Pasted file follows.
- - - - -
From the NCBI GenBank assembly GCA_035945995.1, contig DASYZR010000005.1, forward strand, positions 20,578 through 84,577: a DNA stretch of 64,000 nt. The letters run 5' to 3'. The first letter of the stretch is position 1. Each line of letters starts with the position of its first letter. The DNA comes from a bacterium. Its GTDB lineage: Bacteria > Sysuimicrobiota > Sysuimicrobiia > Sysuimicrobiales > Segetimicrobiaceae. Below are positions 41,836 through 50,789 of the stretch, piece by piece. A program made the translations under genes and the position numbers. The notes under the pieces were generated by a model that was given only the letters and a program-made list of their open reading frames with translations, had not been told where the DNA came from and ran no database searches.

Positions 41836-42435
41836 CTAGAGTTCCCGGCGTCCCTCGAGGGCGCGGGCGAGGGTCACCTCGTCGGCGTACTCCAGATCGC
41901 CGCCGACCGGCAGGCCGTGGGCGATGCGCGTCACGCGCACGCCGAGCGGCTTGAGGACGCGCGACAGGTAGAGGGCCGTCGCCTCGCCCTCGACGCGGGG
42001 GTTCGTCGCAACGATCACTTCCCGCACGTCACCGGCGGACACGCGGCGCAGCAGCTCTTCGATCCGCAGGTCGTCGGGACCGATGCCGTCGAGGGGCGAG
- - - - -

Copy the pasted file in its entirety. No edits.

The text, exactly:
From the NCBI GenBank assembly GCA_035945995.1, contig DASYZR010000005.1, forward strand, positions 20,578 through 84,577: a DNA stretch of 64,000 nt. The letters run 5' to 3'. The first letter of the stretch is position 1. Each line of letters starts with the position of its first letter. The DNA comes from a bacterium. Its GTDB lineage: Bacteria > Sysuimicrobiota > Sysuimicrobiia > Sysuimicrobiales > Segetimicrobiaceae. Below are positions 41,836 through 50,789 of the stretch, piece by piece. A program made the translations under genes and the position numbers. The notes under the pieces were generated by a model that was given only the letters and a program-made list of their open reading frames with translations, had not been told where the DNA came from and ran no database searches.

Positions 41836-42435
41836 CTAGAGTTCCCGGCGTCCCTCGAGGGCGCGGGCGAGGGTCACCTCGTCGGCGTACTCCAGATCGC
41901 CGCCGACCGGCAGGCCGTGGGCGATGCGCGTCACGCGCACGCCGAGCGGCTTGAGGACGCGCGACAGGTAGAGGGCCGTCGCCTCGCCCTCGACGCGGGG
42001 GTTCGTCGCAACGATCACTTCCCGCACGTCACCGGCGGACACGCGGCGCAGCAGCTCTTCGATCCGCAGGTCGTCGGGACCGATGCCGTCGAGGGGCGAG